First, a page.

Mulching with grass clippings, it not only cools the roots and helps retain moisture, like any mulch, it also can add up to 25% of the nutrients growing takes out of the soil. When using fresh clippings, you should use thinner layers so it can break down and you don’t encourage rot.

Finally mulched rows!

Since most of my clippings were brown, I piled it on nice and thick. I was able to get half the rows done before I ran out of clippings and had to sweep Clint and Tarin’s yard. The second round of sweeping was much easier once I figured out I didn’t have to get off the mower if I used the black rope, and that I could just dump it as I drove by the front of the big garden.

Once I finished, mulching, I took some of our left over soil builder and put it at the base of the plants. They have been LOVING it and so have we–less watering, yay! And the best part – totally FREE!


The Big Garden, Year One: Our Half-Ass Fence

This first year of raised row gardening is the most expensive, as you spend you money on not only plants, but dirt, mulch and other essentials supplies you may not have. Initially, we decided we’d try to avoid the need for building a fence during the first year since we didn’t have it in the budget. We made plans for using marigolds and Irish Spring soap to deter animals from our garden.

Before we got out plants in the garden, a groundhog helped itself to our tender crops like they were a buffet. Luckily, (for the groundhog) it stopped hanging around in the house shortly before planting time, However, once we got the plants in the ground, Tarin and I started feeling a little paranoid about all our plants just hangin out in the open. In addition to groundhogs, our beautiful neighborhood is full of wildlife, including and abundance of deer and rabbits. I felt like every time I looked out the window the deer were standing around the garden mocking me.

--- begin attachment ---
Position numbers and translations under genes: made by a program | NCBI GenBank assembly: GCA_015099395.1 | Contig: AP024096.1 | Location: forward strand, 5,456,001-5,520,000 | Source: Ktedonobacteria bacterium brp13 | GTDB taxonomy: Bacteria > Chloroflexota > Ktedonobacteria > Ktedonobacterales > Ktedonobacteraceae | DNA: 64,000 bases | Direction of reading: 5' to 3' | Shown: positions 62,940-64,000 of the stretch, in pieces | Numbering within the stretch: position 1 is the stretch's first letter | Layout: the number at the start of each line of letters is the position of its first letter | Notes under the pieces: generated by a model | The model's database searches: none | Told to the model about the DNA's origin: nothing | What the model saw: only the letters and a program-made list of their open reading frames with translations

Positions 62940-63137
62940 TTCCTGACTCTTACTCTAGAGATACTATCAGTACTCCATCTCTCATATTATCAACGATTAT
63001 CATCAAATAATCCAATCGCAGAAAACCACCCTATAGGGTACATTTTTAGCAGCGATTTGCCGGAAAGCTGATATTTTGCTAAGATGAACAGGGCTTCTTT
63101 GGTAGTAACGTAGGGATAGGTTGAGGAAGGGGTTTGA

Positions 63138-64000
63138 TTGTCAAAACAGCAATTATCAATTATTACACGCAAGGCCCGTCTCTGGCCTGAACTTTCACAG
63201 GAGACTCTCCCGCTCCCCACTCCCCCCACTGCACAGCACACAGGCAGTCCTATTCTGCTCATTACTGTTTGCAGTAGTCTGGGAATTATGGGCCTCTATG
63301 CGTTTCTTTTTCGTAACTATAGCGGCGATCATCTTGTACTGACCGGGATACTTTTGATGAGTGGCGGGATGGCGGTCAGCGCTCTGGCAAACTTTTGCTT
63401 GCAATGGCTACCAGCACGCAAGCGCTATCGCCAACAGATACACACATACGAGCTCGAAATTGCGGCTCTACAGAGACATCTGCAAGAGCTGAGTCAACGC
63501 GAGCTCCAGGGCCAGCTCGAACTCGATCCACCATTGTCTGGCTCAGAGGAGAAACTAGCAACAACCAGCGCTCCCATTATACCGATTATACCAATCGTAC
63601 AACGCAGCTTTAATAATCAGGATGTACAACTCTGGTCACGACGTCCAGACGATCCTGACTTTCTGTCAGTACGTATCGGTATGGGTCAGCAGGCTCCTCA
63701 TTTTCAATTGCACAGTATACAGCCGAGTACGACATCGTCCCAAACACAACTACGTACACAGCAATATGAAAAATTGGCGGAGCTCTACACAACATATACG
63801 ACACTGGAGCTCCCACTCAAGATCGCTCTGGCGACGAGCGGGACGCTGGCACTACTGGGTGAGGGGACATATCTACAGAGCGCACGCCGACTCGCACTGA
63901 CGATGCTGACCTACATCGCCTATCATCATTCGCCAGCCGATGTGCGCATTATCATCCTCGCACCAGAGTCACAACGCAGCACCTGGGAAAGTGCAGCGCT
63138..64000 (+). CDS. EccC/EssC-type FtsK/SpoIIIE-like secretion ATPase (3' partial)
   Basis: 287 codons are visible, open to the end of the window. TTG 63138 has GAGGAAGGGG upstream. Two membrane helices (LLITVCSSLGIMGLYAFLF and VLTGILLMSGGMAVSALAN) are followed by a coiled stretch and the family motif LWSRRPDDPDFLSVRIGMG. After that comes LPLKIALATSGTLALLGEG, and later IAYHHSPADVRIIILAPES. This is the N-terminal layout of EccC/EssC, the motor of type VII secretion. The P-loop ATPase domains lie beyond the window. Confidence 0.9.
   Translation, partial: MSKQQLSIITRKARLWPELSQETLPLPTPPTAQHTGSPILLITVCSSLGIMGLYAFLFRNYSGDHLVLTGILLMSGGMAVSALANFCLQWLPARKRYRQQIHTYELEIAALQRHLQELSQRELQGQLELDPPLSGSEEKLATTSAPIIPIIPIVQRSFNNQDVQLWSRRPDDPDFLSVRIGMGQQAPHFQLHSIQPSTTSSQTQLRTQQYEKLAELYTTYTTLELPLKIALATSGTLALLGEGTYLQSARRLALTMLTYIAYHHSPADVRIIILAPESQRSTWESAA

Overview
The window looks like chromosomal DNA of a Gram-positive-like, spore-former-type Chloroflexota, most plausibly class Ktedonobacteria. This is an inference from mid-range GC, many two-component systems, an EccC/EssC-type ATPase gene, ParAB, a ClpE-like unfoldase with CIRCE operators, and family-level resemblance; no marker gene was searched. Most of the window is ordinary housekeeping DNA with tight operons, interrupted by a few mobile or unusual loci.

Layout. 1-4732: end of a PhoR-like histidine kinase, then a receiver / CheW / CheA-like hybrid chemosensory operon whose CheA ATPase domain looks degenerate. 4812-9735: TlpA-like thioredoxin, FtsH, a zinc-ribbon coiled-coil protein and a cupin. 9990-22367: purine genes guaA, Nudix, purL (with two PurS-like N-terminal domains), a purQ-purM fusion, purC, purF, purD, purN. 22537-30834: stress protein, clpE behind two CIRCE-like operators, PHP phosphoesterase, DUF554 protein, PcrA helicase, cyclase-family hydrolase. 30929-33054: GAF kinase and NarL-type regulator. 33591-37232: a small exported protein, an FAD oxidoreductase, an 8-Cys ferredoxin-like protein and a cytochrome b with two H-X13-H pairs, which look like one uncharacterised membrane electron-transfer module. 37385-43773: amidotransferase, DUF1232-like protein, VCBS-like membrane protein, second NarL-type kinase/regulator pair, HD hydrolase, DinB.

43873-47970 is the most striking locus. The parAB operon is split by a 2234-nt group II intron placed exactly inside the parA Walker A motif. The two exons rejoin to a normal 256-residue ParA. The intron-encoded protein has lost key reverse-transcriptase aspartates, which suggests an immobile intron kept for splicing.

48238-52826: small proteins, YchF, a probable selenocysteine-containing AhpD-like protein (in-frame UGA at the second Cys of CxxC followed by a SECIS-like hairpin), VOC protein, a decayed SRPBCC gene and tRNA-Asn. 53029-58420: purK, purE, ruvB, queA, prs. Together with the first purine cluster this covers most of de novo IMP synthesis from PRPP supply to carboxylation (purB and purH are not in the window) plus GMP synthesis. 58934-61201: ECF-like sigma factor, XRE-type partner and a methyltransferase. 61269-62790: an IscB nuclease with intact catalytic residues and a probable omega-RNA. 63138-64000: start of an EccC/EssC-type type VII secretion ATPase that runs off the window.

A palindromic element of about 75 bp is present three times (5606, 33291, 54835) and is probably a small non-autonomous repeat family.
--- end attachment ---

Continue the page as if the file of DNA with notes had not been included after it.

While we never saw them IN the garden, their presence around it was enough.

We asked around on some local Facebook groups about the costs to have someone build our fence and the cost of labor alone was way out of our budget. Having mended fences on our old ranch back in Texas, I was pretty confident we could do a simple fence ourselves. After a few conversations with my Dad about how to go about it and the spacing of posts, and pricing our various fencing materials, we decided to got with t-posts and chicken wire as they were the most inexpensive options. Again, the garden plan I created came in super helpful when figuring out our materials list!

I picked up all the materials at Tractor Supply and had Brian Jr. Help hammer the t-posts in place. When Tarin got home she and I tackled the chickenwire, which was a bitch. The wire and posts were the same height… until I put the posts in the ground… because I hadn’t accounted for that 🤦🏻‍♀️. Chicken wire is also super flimsy and can easily stretch out of shape. So all along the top the wire was loose given we didn’t have supports aside from the posts and we were too lazy to rig up a fence stretcher–which would have made some difference I’m sure.

All in all though, we got the fence up, and the extra fence height I hadn’t accounted for went on to the ground as a skirt on the perimeter, which would be great for keeping small animals from digging in the fence.

By the time we got to the gate our half-assery was in full swing, partly because we were exhausted, partly because we were discouraged but how not-so-great the fence looked, and partly because we had not idea what we were doing. I resorted to a primitive gate method we used on many fences in ranches back in Texas… we just took some chicken wire across the gate opening and used wire to hook it closed. It was by no means sturdy but it closed the gap.

Surprisingly, we had no animals break into the garden last year! Our hopes were to build a new, legit fence this year… more on that later.